Years 7, 8 and 9 Assessment:
The Department for Education (DfE) has removed the assessment system of National Curriculum levels and is not replacing it. By removing levels teachers have greater flexibility in the way they plan and assess students’ learning. Schools are expected to have in place approaches to formative assessment that support student attainment and progression. Progress and achievement should be communicated in terms of descriptive profiles, rather than numerical summaries.
Wood Green Academy has responded to this directive and has developed a system of Key Stage 3 assessment that uses subject specific criteria to indicate if a student in “on track” to achieve their GCSE Target Grade.
|Above Track||Based on current work and assessment, it is likely that your child will exceed their GCSE target grade/ number IF they continue to work at a consistent rate.|
|On Track||Based on current work and assessment, it is likely that your child will meet their GCSE target grade/ number IF they continue to work at a consistent rate.|
|Below Track||Based on current work and assessment, it is likely that your child will not meet their GCSE target grade/ number IF they continue to work at their current rate.|
It is an expectation that all students make progress over time. The Progress Path below has been designed as a guide to what this progress may look like for most students:
(Year 7-11 Skills Development and Core PE; Year 9 Religious Studies/ Computing KS4 Entitlement):
These are non- GCSE/ qualification courses. However, students are regularly assessed to ensure they are challenged in lessons and that they make clear progress. Students will be assessed at their “Stage of Mastery” within these curriculum areas.
|Excelling||Working well above expectation in the subject|
|Securing||Working beyond expectation in the subject|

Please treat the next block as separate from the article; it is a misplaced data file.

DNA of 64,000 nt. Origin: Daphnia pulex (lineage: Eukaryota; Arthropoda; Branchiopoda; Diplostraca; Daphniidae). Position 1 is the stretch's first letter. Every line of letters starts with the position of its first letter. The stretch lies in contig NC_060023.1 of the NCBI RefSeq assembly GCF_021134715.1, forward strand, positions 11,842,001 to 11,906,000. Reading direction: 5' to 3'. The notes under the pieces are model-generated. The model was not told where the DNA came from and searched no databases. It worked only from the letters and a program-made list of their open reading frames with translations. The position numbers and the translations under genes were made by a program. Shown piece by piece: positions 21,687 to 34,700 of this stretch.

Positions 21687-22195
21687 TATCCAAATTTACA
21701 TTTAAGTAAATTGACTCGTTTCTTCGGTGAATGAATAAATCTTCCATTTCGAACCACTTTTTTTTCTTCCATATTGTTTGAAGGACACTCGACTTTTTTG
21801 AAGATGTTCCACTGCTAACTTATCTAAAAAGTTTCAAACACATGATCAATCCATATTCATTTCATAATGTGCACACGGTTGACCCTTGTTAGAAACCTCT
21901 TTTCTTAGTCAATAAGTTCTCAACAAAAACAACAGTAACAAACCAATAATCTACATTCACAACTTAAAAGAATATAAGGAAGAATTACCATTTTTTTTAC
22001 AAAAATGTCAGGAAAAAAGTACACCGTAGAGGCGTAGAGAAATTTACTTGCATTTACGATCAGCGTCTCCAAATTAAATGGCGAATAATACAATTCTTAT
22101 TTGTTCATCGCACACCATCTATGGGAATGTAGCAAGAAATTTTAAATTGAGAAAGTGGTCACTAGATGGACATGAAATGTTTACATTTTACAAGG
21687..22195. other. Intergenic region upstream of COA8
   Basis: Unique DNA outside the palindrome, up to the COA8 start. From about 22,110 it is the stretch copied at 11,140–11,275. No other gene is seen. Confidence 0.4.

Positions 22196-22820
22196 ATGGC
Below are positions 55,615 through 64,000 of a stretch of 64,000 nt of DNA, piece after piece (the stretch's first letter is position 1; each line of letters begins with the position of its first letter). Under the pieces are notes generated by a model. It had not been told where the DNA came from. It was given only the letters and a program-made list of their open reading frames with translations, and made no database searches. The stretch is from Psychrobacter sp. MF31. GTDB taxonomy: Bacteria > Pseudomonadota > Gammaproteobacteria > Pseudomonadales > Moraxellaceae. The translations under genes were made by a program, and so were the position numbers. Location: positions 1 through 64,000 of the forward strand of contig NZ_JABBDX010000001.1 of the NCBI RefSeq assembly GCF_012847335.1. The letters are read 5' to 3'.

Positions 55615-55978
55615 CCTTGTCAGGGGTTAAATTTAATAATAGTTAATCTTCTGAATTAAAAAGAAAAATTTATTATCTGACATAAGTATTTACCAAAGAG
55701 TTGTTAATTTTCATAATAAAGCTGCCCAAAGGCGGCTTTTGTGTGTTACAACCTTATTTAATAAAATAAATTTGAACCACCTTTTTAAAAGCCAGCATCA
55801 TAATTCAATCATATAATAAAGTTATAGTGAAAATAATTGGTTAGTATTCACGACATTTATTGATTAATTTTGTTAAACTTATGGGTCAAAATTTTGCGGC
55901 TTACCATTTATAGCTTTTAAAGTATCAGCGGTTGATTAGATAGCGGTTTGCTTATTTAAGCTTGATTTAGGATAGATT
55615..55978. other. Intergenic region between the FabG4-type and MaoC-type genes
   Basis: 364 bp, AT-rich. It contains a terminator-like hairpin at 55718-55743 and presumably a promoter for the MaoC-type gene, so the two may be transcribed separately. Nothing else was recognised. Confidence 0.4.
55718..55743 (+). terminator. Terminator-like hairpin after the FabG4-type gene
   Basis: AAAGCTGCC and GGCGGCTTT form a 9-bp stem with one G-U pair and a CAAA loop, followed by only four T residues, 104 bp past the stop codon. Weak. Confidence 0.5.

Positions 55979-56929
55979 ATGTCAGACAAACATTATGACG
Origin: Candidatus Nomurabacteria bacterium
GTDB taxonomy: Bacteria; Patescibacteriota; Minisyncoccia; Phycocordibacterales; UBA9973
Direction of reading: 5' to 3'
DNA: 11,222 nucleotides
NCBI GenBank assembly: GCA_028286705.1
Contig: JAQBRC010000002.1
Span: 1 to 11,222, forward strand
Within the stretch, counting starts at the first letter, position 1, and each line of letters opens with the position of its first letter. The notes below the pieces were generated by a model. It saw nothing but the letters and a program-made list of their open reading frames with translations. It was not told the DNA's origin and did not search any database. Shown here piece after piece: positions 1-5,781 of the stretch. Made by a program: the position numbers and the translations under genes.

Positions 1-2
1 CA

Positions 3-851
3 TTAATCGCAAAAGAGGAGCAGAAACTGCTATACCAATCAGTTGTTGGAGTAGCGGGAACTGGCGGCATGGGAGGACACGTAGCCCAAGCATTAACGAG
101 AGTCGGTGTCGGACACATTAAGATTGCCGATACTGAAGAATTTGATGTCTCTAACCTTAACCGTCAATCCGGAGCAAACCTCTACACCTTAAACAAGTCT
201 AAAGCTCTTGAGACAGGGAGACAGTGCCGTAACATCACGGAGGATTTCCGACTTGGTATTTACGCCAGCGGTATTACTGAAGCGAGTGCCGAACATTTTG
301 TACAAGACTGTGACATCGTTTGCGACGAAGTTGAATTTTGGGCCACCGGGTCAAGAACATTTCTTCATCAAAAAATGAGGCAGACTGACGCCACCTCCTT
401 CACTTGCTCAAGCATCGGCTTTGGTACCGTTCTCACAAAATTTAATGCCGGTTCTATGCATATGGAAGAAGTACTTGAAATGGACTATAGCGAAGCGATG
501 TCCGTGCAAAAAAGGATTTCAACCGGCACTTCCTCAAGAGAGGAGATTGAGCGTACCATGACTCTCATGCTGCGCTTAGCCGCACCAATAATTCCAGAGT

|Achieving||Working at expectation in the subject|
|Developing||Working towards expectation in the subject|
|Emerging||Working below expectation in the subject|
Year 10, 11, 12 and 13 Assessment:
Students will be given a predicted grade for each GCSE course. This is an indication of the grade/number that your child is likely to achieve at the end of the course, if they continue to work at the current rate.
New GCSE courses are awarded numbers (1-9) rather than traditional grades (A*-G). Legacy GCSE courses are still awarded A*-G grades.
New A level courses are awards A*-E grades.
With each prediction, a fine grade will be indicated:
|+||Boost||Student is working at the top of this grade and should aim for the next grade|
|=||Firm||Student is secure in this grade|
|–||Fragile||Student is fragile in this grade and this grade is not yet secure|
Supporting from Home:
- Know your child’s current performance and GCSE targets in their subjects.
- Check your child’s homework via ClassCharts and offer them help, support and encouragement.
- Look through your child’s exercise books and folders to see the targets they have been set by their teachers to support progress. Encourage and support them to take on-board this advice.